A scant and diminishing few of you reading this might recall the dark days of the early and mid 1970s—dark at least for automotive enthusiasts, who were convinced that the seven-decade-long history of increasingly interesting—and fast—automobiles was over forever, thanks to OPEC embargoes and the rising influence of commie environmentalists who thought all Americans should have access to clean air and water. Executives from the Big Three stood before Congress and swore they would go bankrupt if forced to install catalytic converters on their vehicles. In 1975 a base Chevrolet Corvette’s 350 cubic-inch V8 produced a wheezing 165 horsepower, and the venerable MGB was choked down to 68—exactly the same as a 750cc Honda motorcycle of the day.
Not all manufacturers simply wrung their hands and complained. Honda produced its CVCC (Compound Vortex Controlled Combustion) four cylinder engine for the Civic, which handily met all proposed pollution requirements without a catalytic converter. When the CEO of GM sneeringly dismissed the technology as suitable for “a toy motorcycle engine,” Soichiro Honda bought a Chevy Impala and had it flown to Japan, where his engineers designed, built, and installed CVCC cylinder heads on its V8, then flew it back to Michigan—where it passed EPA requirements without a catalytic converter. GM’s CEO immediately apologized and asked to license the technology. Actually he did neither.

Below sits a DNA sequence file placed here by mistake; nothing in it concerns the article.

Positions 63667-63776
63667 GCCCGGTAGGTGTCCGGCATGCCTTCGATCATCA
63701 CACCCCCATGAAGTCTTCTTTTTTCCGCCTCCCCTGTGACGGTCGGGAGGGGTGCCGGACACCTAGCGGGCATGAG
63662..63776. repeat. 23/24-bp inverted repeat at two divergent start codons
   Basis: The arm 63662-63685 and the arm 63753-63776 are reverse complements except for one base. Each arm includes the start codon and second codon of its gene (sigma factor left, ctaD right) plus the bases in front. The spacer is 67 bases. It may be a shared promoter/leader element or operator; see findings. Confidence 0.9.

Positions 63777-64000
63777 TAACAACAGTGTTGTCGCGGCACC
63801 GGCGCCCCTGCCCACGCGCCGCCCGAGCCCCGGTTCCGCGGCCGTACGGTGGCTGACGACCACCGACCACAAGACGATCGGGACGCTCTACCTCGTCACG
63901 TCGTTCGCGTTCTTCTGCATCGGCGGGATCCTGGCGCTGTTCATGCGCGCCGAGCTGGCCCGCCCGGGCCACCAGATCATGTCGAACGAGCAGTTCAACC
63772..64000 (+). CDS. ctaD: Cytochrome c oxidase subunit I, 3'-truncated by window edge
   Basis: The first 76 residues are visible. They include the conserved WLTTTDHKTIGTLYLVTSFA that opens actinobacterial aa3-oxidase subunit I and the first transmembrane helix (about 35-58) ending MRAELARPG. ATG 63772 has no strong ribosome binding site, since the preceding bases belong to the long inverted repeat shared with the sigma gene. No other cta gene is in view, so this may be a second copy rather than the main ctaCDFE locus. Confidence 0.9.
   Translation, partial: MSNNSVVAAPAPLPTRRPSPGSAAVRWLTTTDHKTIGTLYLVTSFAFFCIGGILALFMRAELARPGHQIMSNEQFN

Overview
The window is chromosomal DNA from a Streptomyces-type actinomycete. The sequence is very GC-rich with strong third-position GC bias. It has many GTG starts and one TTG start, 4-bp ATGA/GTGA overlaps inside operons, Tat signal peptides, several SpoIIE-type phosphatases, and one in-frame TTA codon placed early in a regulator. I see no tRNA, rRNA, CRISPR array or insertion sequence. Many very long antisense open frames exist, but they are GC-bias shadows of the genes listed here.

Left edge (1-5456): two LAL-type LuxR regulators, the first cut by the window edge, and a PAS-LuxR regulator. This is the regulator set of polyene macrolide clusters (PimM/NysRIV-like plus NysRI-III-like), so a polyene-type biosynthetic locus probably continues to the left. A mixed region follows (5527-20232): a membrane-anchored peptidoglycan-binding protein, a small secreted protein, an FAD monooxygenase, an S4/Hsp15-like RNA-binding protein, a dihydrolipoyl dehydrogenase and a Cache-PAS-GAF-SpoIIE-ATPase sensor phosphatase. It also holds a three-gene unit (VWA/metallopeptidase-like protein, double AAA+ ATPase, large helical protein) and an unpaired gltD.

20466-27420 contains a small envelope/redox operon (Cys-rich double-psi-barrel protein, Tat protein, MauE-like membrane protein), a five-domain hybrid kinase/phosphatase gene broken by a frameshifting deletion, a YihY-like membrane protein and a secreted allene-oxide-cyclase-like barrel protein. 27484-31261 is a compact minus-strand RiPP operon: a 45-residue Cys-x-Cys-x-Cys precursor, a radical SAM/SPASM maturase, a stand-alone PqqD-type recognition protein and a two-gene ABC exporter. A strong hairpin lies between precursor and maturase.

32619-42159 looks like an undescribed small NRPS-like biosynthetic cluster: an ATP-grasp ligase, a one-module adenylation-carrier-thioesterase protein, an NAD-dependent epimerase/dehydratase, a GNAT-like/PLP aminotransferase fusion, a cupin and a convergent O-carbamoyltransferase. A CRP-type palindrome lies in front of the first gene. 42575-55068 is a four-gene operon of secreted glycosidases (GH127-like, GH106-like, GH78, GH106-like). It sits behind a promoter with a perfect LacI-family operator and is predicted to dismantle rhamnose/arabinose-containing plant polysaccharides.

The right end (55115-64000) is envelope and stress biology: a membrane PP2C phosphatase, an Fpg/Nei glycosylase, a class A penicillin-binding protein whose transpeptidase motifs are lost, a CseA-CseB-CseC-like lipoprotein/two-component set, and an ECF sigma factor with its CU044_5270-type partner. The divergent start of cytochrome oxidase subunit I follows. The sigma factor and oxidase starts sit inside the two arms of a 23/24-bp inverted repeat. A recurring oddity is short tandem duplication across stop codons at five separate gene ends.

In any case, aside from a few bright spots (Porsche managed to retain much of the 911’s performance by adding engine capacity and keeping weight down, not to mention introducing the Turbo version), the future looked bleak.
For truck buyers the situation was similar. Although emphasis on 0 to 60 times was minimal, fuel economy was an issue, with single-digit averages commonplace (actually single-digit averages had been comonplace all along, but with gas prices skyrocketing from 30 cents per gallon to 80, it started to hurt).
I was reminded of all this when I came upon an image of a road test of a Chevrolet C-10 pickup from a 1974 edition of Pickup, Van, and 4WD magazine. The truck’s 350-cubic-inch V8 produced just 145 horsepower and a surprisingly meager 250 lb-ft of torque (torque was generally less affected by pollution controls than horsepower, but apparently not in this engine). The truck took 12.6 seconds to accelerate from 0 to 60 mph with a three-speed automatic transmission, and averaged a wince-inducing 9.8 mpg in “normal driving.” Also, astonishingly, the weight capacity on the tested model was only 760 pounds including passengers (although options could boost that to 1,360). And this was a two-wheel-drive truck.
How far we have come, and how silly seem the predictions that reducing pollution spelled the death of performance. Consider the 2016 Chevrolet Silverado Crew Cab tested by Car and Driver. Its 5.3-liter (325 cubic-inch) V8 produces 355 horsepower—well above the one horsepower per cubic inch figure that was the Holy Grail in (completely unregulated) 60s muscle cars—and 383 lb-ft of torque. With an eight-speed auto it propels the truck to 60 in just 7.2 seconds (quicker than that 1975 Corvette), yet the testers saw 15 mpg in normal driving. (Other half-ton trucks are now achieving significantly higher fuel economy figures; I cited this review because its subject was the closest I could find quickly to a direct descendant of that C-10.) This on a four-wheel-drive truck capable of hauling 2,130 pounds and towing over 10,000. Need I add that it produces a fraction of the pollutants that ’74 truck did? And is vastly more comfortable and safe?